Private Activity Bond Allocation
Tax-exempt financing of "private activities" has
been limited by federal law since the passage of the Tax Reform Act of 1986
(the "Tax Act"). Private activity bonds are those which have met any or all of
the following tests: 1) Private Business Use Test - more than 10 percent of the
proceeds are to be used for any private business use; 2) Private Security or
Payment Test - payment on principal or interest of more than 10 percent of the
proceeds is directly or indirectly secured by, or payments are derived from, a
private business use; and 3) Private Loan Financing Test - proceeds will be
used to make or finance loans to persons other than governmental units.
The Tax Act also restricts the types of privately-owned public purpose projects
which can take advantage of tax-exempt financing. The types of issues
authorized, which are relevant to this section, are mortgage revenue bonds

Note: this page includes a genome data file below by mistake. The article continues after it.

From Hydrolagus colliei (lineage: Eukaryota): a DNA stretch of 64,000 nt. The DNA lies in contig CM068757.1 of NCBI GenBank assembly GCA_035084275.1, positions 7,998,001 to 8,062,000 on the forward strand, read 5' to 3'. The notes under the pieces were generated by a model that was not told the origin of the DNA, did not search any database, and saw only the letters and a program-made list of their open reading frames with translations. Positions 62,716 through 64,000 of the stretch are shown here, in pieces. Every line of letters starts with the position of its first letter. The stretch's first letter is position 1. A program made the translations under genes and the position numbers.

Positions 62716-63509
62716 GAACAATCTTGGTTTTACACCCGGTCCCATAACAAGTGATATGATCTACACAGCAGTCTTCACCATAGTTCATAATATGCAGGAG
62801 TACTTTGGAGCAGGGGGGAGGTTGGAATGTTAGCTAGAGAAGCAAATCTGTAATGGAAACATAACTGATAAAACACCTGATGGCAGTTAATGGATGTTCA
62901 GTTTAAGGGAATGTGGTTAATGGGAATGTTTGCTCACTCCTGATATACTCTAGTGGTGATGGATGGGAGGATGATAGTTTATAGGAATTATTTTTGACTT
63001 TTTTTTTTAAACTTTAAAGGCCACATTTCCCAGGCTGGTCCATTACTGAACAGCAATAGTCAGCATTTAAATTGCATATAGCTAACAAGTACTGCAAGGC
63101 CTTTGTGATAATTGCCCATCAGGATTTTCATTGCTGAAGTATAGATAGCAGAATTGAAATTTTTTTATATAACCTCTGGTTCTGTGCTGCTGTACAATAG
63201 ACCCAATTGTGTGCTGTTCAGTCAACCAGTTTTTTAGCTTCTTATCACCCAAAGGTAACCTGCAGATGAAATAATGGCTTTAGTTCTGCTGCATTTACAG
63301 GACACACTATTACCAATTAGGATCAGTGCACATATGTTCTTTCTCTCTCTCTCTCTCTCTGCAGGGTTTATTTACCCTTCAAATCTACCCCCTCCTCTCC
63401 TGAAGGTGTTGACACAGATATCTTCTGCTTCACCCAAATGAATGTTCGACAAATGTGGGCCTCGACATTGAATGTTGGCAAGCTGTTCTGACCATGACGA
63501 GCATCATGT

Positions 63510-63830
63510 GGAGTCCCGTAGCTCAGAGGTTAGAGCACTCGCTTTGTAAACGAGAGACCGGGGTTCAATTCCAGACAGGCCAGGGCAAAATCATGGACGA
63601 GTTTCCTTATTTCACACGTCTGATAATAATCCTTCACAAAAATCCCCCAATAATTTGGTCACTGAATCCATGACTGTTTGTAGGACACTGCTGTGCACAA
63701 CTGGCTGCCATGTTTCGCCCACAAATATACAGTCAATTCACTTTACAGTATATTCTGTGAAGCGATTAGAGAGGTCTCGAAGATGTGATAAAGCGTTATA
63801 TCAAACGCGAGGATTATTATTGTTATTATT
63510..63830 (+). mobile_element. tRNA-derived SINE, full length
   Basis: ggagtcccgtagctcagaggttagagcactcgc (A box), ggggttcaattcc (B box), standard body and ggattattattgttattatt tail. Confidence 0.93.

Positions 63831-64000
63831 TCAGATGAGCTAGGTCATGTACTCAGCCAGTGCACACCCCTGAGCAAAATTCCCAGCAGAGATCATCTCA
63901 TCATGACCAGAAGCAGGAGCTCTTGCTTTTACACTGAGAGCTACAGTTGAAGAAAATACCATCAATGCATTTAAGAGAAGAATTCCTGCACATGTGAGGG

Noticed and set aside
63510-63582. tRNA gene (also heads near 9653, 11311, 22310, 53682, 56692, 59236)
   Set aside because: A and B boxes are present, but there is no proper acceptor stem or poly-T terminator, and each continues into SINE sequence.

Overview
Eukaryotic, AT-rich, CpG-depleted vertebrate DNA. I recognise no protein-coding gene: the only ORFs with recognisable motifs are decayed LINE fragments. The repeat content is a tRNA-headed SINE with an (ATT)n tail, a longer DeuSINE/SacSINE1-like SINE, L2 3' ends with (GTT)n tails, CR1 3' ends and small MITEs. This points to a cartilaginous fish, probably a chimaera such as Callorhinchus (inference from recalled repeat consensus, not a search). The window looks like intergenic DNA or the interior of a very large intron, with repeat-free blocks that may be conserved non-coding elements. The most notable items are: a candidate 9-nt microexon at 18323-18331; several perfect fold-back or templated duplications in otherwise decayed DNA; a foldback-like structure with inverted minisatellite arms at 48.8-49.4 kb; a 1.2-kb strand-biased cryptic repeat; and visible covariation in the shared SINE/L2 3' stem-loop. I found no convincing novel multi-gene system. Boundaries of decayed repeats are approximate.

(MRBs), small-issue industrial development bonds (IDBs), certain state-voted
bond issues, student loan bonds, and those for a variety of "exempt
facilities", including qualified residential rental projects (multi-family
housing), sewage facilities, solid waste disposal facilities, and hazardous
waste disposal facilities.
Additionally, the Tax Act imposes a volume ceiling on the aggregate principal
amount of tax-exempt private activity bonds that may be issued within each
state during any calendar year.
Section 146(e) of the Internal Revenue Code provides for each state to devise
an allocation formula or a process for allocating the state's ceiling. This
provision has given each state the ability to allocate this limited resource in
a manner consistent with the needs of that state. Since different states have
different needs and demands, there are many varied allocation systems in place.
In an effort to address demand for most types of private activity bond
financing, Texas has devised a system that ensures an opportunity for some
allocation for each eligible project type. Because of the limited state
ceiling, it is impossible to meet all the demands, but a system must be in
place that ensures an equitable method of allocation.